Writtle University College and ARU have merged. Writtle’s full range of college, degree, postgraduate and short courses will still be delivered on the Writtle campus. See our guide to finding Writtle information on this site.

Values and skills

Education for Sustainability (EfS) is a combination of values, skills, and knowledge - all of which are essential for students and graduates looking to gain meaningful employment in the future. 


UNESCO defines EfS values as: 

  • respect for the dignity and human rights of people throughout the world, and a commitment to social and economic justice for all
  • respect for the human rights of future generations and commitment to intergenerational responsibility
  • respect and care for the greater community of life in all its diversity, which involves the protection and restoration of the Earth's ecosystems
  • respect for cultural diversity and a commitment to build locally and globally a culture of tolerance, non-violence and peace.

By delivering the kind of education that is based on these values, students are empowered to become 'global citizens' who appreciate their place and impact on the world. This makes them better decision makers and moves us closer to achieving sustainability.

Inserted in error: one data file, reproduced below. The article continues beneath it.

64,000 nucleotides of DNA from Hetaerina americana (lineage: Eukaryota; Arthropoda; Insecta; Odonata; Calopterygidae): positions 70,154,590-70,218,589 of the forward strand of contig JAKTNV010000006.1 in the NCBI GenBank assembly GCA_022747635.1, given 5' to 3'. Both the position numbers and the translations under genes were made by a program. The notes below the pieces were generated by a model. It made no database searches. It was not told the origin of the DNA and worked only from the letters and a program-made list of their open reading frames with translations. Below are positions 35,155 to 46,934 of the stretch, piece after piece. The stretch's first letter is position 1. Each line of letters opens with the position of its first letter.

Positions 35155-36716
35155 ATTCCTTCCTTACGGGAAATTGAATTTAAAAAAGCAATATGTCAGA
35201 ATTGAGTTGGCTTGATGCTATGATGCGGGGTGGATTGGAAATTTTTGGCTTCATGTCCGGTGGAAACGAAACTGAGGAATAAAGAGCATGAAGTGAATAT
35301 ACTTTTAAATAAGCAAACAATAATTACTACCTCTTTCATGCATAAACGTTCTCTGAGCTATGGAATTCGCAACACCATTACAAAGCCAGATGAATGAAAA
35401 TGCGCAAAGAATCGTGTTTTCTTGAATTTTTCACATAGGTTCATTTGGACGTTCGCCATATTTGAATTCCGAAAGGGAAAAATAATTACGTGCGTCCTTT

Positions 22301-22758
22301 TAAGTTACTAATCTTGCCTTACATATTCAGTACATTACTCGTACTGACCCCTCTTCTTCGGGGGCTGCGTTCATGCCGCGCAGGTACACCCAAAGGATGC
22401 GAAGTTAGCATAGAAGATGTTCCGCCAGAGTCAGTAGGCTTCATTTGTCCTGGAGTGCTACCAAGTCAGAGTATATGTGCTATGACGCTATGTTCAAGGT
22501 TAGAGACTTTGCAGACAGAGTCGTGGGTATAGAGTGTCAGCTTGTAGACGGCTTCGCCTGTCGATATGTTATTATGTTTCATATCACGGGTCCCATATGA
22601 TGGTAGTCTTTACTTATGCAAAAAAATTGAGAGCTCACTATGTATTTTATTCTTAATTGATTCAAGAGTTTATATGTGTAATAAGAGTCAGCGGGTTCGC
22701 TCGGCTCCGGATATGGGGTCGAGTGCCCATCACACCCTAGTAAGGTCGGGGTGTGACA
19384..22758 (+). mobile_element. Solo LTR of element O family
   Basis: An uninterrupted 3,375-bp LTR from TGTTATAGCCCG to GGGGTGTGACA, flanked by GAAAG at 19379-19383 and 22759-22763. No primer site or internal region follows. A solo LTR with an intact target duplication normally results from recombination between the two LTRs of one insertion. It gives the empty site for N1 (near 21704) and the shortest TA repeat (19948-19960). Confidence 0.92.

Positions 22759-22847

You can be a good leader but if you don't have a view of where the world is heading, then you won't have the skills to make your business succeed
Jason Perks
Two Tomorrows, 2011


In the light of an uncertain future, employers are looking for all-important sustainability skills to safeguard them against risks. Sustainability skills are similar to some generic graduate skills but are used to achieve long-term goals. Examples include:

  • creative problem solving
  • critical awareness and ability to assess information
  • capacity for self-reflection
  • a commitment to lifelong learning
  • innovative and proactive approach
  • adaptable and resilient to change
  • engaging and dynamic communication – written and oral skills
  • effective networkers and facilitators
  • work cooperatively with others
  • understand how to act as a responsible citizen
  • 'systems thinking' – understand how environments, societies and economies are all connected and impact on one another
  • understand how your actions affect the future, both your own and others'.


There is no definitive list of 'sustainability knowledge', indeed it is a topic that we learn more about every day. A useful way of understanding the breadth of sustainability could be to take a look at the 17 Sustainable Development Goals which cover a range of topics from Quality Education and Health and Wellbeing, to Life on Land and Below the Seas.